The Bank of Alameda in Alameda, Calif., has put in place a secure infrastructure that can be managed by a small IT staff and which leverages state-of-the-art tools in automated remediation management.
Competition for consumer business in the banking industry is playing out more and more on Web-based products and services, as banks seek to differentiate by making it easier for customers to check balances, conduct transfers and pay bills online. This was especially true at the Bank of Alameda in Alameda, Calif., a mid-sized bank founded in 1998.
This higher reliance on the Web cannot come at the risk of exposing bank customers to violations of their privacy, identify theft, or other information security risks of online banking. So Bank of Alameda has put in place a secure infrastructure that can be managed by a small IT staff, one that leverages state of the art tools in automated remediation management to get the job done.
In 1998, when the big security push was the Year 2000 threat and the fear that computers would crawl to a halt at midnight on Dec. 31, 1999, federal bank regulators were looking closely to see that banks were ready.
"We thought we were OK because we had all brand-new equipment," says Michael Roberts, chief information officer for the bank. "But they said that's not enough, you had to test and then document everything."
The bank did that, putting policies and procedures in place to meet the regulatory requirements. From that experience the bank concluded that a proactive security stance was the best approach.
"We decided to stay on the forefront of what was happening in security to protect the infrastructure that we had developed," Roberts said.
Bank of Alameda has five branches that are all connected with a T-1 line. Backroom processing is outsourced to Fiserv, an information management provider for the financial services industry, with clients in 60 countries and 21,000 employees. The bank connects to Fiserv via a frame relay.
"A lot of what I do is vendor management," says Roberts, who has one other person on his IT staff.
The bank was an early user of firewalls and intrusion detection systems, which gives Roberts confidence in its perimeter security. More recently, Bank of Alameda has concentrated on beefing up internal security. It acquired the Retina Network Security Scanner from eEye Digital Security, which provides reports about vulnerabilities at each workstation.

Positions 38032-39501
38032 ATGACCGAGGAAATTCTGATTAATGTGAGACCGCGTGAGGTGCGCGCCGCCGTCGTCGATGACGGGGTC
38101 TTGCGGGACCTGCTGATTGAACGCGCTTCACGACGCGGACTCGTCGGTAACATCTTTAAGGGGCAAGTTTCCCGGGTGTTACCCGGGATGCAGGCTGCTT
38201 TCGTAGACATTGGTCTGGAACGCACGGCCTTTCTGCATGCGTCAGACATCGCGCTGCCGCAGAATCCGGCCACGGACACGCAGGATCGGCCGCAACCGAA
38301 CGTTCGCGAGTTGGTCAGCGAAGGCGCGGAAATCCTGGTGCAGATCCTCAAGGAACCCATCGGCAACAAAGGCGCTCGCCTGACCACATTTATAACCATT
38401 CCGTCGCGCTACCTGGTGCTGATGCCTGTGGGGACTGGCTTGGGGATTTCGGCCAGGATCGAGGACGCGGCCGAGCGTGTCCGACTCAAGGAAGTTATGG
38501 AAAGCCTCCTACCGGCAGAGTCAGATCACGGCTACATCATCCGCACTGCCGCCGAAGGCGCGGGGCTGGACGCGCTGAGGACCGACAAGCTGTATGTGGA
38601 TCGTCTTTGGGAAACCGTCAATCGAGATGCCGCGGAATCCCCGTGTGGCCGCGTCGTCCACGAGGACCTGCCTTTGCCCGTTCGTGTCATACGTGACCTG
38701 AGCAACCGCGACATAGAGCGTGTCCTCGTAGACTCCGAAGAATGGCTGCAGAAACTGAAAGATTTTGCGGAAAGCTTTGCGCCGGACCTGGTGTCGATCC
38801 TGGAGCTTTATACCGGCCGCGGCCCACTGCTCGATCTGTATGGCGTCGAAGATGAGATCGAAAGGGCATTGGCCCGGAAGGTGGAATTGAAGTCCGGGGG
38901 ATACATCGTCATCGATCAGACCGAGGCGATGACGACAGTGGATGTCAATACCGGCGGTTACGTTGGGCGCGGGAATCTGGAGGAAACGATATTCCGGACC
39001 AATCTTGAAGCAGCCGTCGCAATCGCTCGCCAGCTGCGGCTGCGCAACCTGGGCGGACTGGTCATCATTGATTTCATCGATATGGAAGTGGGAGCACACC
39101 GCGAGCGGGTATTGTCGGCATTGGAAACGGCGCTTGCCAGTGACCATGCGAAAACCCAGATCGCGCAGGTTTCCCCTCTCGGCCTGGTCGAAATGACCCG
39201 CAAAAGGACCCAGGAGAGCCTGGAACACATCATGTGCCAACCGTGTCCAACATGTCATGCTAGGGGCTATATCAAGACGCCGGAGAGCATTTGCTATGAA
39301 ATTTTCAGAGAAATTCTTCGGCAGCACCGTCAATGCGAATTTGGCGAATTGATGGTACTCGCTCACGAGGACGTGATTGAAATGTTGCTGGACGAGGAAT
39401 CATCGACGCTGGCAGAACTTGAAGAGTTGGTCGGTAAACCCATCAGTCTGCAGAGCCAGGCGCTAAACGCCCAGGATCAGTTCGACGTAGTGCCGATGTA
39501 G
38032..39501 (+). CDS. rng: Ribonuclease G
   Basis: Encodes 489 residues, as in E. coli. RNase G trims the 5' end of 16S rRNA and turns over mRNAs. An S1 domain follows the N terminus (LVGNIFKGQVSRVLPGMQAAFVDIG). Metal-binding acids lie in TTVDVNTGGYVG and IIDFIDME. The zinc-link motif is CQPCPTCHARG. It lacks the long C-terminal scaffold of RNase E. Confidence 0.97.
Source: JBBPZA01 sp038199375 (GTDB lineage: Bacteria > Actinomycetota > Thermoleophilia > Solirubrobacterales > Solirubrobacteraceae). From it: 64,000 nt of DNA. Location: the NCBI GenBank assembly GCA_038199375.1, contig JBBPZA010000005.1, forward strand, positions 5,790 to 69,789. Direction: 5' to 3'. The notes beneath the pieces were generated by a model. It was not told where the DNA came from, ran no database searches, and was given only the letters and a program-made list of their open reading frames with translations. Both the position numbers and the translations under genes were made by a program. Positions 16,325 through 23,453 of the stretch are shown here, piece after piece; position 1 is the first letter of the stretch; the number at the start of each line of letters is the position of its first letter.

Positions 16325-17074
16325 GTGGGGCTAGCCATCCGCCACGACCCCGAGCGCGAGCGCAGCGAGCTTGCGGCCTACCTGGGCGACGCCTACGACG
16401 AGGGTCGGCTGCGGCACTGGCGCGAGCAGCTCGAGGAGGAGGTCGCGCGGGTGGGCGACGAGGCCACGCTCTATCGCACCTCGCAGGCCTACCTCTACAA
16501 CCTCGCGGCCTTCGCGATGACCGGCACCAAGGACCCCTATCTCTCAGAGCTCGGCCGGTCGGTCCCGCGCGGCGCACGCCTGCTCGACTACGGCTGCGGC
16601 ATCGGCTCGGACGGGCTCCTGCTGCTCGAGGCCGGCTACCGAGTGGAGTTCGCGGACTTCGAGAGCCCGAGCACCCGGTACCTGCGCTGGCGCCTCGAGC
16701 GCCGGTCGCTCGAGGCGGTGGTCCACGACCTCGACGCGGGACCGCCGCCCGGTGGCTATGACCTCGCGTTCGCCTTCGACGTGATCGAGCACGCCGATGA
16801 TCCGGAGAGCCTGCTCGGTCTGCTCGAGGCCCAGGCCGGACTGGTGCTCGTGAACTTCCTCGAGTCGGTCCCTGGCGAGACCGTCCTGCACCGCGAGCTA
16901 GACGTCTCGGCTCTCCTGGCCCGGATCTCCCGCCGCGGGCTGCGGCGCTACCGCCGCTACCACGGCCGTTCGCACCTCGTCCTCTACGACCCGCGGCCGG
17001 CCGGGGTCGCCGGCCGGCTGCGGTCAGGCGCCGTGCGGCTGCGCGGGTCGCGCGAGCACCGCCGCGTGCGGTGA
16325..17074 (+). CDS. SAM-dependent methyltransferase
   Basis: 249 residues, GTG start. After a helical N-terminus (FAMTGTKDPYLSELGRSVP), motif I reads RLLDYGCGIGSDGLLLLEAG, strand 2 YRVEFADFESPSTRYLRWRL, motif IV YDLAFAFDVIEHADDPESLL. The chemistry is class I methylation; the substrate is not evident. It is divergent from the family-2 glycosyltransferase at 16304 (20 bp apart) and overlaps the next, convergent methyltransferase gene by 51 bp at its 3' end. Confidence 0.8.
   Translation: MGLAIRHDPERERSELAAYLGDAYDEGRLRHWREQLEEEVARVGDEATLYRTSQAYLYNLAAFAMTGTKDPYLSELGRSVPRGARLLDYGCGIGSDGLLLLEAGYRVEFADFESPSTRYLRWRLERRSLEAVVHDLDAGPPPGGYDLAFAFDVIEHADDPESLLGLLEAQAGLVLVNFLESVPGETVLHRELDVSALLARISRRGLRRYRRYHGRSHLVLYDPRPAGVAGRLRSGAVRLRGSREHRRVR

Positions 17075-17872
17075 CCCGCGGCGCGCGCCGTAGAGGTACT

This was helpful, but, Robert says, "Once I knew what the vulnerability was, I had to go to each workstation to take care of it." With branches in five locations, that was time-consuming.
So the bank searched and found the Hercules product from Citadel Security Software, which automates much of vulnerability remediation. Hercules is able to accept reports from Retina, and allow the security administrator to determine what action to take.
"We can pick and choose what to remediate," says Roberts.
For example, if a software patch is required, the administrator can direct Hercules to go to the Microsoft site for the update, download it and apply it to each affected workstation.
"That's a great time saver for us," Roberts says.
The price of Hercules also was attractive when compared to other products priced from $20,000 to $30,000 that are doing similar work. Hercules is priced at $21 per device per year; the Bank of Alameda has 50 workstations and 11 servers.
The bank schedules remediation updates for times when users are not on their workstations, so there is little impact on productivity.
"We've been actively using it for six to eight months now, and everything is working great. It's doing exactly what we want it to do," Roberts says. The regulators are also pleased with the bank's proactive stance toward information security. "It's been a useful tool for us and would also be useful for other banks our size."